• 4. Detailed Course Program PART I: THEORETICAL FOUNDATIONS 2 July. What is an international crisis? 9h00-11h00 Graham Allison. 1997. “Modèles conceptuels et la crise des missiles de Cuba,” in: Philippe Braillard, Théories des relations internationales, Paris, PUF, pp.172-96. 11h00-12h00 Meeting with credited students. 13h00-16h30 Wesley Widmaier, Mark Blyth, Leonard Seabrooke. 2007. “Exogenous Shocks or Endogenous Constructions? The Meanings of Wars and Crises.” International Studies Quarterly. 51(4): 747-759. 3 July. Crises, political change and world governance: from the world of finance to the humanitarian world 9h00-12h00 Mark Gasiorowski. 1995. “Economic Crisis and Political Regime Change: An Event History Analysis.” American Political Science Review. 89(4). 13h00-16h30 Michael Barnett, Martha Finnemore. 2004. Rules for the World: International Organizations in Global Politics. Ithaca: Cornell University Press. Chapters 1-2. Part II: IFPU-CERIUM SUMMER SCHOOL 5 July. Pakistan in crisis: the scenario/Le Pakistan en crise, un scénario 8h30-9h00 Word of welcome to the Summer School 9h00-11h15 The Situation in Pakistan (To be confirmed) Présentation du jeu de simulation (François Boutin-Dufresne, Fonds monétaire international) 4
  • 5. 13h00-16h30 Introduction to the Simulation (François Boutin-Dufresne, International Monetary Fund) Le Pakistan : un état des lieux (À confirmer) 16h30-18h00 Introductory cocktail A chartered bus will await students after the day’s seminar meetings 6 July. The Role of Great Powers and Security Organizations in Crisis Management/Le rôle des grandes puissances et des organisations de sécurité dans la gestion d’une crise 9h00-12h00 Pakistan and regional security in Asia (Michael Arndt, Albert-Ludwigs-Universität Freiburg) Le Pakistan et la sécurité régionale en Asie (Julian Schofield, Université Concordia) 13h30-16h30 Coordination among international security organizations (to be confirmed) La coordination entre les organisations internationales de sécurité (Michel Liégeois, Université catholique de Louvain) 7 July. The Role of Economic and Financial Organizations/Le rôle des organisations économiques et financières 9h00-12h00 International Law and Intervention (Pedro Dallari, Universidade de Sao Paolo) Gouvernance économique et gestion de crises (Jean-Frédéric Morin, Université libre de Bruxelles) 13h30-16h30 Economic Governance and Crisis Management (Jean-Frédéric Morin, Université libre de Bruxelles) Droit international et intervention (Jean-Baptiste Jeangène Vilmer, Ecole normale supérieure) 8 July. Mediation and Negotiation/Médiation et négociation 9h00-12h00 Multilateral negotiation and mediation (Michele Chiaruzzi, Università di Bologna) Négociations multilatérales et techniques de médiation (Joseph Maïla, Institut catholique de Paris) 13h30-16h30 Working groups meeting/Réunion des groupes de travail 5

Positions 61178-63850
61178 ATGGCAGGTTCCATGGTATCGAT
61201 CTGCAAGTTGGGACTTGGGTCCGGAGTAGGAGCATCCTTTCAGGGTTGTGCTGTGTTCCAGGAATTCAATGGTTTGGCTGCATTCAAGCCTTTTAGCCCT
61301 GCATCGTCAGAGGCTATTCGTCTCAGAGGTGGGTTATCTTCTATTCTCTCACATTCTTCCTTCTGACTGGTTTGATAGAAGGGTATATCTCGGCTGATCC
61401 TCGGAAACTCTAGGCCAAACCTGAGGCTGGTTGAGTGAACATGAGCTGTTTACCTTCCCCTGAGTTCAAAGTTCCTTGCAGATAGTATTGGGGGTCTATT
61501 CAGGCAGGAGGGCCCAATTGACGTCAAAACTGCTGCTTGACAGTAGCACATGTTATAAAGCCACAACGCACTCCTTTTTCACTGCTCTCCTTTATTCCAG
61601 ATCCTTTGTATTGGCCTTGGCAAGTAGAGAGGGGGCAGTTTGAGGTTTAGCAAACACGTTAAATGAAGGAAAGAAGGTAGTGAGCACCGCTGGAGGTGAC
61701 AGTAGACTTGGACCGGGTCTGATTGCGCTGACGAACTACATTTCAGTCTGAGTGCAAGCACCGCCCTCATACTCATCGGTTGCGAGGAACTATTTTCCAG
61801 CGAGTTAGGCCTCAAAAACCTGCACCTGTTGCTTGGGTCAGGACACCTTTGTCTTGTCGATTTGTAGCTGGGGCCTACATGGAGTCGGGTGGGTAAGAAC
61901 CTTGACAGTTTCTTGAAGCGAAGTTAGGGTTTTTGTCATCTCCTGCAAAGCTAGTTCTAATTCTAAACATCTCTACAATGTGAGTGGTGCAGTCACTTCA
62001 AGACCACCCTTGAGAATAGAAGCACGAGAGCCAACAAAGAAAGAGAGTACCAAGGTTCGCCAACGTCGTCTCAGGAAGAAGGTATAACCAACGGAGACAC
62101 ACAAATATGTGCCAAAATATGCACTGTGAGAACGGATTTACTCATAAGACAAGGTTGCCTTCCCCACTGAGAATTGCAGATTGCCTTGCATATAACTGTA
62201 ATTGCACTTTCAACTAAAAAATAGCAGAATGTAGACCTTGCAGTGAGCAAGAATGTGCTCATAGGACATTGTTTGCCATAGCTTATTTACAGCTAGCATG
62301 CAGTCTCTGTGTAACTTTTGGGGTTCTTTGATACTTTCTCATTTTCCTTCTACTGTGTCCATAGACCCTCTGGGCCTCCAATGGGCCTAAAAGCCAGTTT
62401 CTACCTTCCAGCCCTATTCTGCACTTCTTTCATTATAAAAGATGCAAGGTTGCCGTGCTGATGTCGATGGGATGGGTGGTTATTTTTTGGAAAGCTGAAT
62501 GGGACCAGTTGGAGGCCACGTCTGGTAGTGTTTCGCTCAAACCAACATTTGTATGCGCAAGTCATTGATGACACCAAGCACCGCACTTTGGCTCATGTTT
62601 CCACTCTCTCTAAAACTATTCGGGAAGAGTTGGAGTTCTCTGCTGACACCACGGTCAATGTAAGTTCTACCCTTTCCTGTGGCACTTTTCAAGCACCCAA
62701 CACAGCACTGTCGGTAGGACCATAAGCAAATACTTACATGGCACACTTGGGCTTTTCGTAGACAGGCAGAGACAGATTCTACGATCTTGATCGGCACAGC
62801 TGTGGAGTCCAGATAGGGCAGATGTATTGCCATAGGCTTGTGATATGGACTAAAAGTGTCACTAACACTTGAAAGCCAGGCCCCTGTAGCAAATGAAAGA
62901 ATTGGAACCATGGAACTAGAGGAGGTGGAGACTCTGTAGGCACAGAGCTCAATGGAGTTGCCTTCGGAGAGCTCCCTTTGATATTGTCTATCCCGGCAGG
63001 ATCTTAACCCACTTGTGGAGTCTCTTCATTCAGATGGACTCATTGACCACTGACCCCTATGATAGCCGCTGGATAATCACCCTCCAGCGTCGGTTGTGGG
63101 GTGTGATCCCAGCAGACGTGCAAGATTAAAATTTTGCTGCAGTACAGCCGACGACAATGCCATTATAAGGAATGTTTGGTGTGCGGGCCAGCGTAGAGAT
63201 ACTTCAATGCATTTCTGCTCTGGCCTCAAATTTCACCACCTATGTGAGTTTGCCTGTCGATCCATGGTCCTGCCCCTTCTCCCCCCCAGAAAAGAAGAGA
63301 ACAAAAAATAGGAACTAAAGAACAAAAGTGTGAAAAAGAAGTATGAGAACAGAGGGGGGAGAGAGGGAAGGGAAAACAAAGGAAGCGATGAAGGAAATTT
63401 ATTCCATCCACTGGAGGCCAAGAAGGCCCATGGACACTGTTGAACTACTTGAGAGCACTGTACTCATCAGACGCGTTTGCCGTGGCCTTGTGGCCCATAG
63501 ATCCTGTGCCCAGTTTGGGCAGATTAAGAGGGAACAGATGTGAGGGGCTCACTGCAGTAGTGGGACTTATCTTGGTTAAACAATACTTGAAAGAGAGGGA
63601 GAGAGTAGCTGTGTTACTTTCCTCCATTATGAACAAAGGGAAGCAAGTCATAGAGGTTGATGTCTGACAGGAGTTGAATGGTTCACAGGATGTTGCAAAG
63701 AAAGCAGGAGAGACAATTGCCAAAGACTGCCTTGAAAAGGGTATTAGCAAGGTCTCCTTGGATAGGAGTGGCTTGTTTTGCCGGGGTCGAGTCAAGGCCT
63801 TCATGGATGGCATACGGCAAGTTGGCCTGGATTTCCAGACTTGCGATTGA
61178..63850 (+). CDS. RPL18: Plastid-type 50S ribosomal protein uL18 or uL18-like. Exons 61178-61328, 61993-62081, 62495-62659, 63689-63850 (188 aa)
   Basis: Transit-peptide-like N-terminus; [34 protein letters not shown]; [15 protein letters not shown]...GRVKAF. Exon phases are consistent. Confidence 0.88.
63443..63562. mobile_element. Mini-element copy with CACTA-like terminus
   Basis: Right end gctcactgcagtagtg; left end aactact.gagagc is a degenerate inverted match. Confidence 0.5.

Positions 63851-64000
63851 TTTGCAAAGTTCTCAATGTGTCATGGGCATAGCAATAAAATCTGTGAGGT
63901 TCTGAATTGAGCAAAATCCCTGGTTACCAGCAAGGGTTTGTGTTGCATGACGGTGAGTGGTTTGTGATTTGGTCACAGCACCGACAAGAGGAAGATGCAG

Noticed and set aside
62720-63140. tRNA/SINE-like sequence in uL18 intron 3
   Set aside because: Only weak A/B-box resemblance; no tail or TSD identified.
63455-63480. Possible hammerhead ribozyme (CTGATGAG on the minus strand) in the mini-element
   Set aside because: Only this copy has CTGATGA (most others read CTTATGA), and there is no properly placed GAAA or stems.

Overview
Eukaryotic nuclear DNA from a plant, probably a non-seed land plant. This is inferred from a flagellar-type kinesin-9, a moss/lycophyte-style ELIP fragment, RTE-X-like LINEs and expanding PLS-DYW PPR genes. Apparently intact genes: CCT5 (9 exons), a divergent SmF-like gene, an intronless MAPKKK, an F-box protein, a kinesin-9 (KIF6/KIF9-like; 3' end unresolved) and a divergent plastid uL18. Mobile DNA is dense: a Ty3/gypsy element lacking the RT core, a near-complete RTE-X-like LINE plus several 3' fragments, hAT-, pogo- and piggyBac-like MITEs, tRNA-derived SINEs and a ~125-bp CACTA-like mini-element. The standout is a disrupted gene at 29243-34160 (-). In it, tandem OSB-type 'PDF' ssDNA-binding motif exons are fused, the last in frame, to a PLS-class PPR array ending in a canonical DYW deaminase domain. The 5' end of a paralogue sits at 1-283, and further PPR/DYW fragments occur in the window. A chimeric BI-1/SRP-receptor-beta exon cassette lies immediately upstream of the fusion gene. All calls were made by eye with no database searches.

• 6. 9 July. International Conference/Conférence internationale 9h00-12h00 Opening/Ouverture 13h30-16h30 informal discussions/Jeux de coulisses, huis clos 10 July. International Conference/Conférence internationale 9h00-12h00 Negotiations resume/Reprise des négociations Final communiqué/Communiqué final 13h00-17h00 Closing theme round-table buffet Closing statement Certificate ceremony Photographs Closing cocktail Part III: THEORETICAL REASSESSMENT 12 July. Pakistan in crisis, from practice to theory 9h00-12h00 Seminar presentations of analysis essays Michael Barnett, Martha Finnemore. 2004. Rules for the World: International Organizations in Global Politics. Ithaca: Cornell University Press. Chapters 3-4. 13 July. Conclusion 9h00-16h30 Seminar presentations – Conclusion Michael Barnett, Martha Finnemore. 2004. Rules for the World: International Organizations in Global Politics. Ithaca: Cornell University Press. Chapters 5-6. 6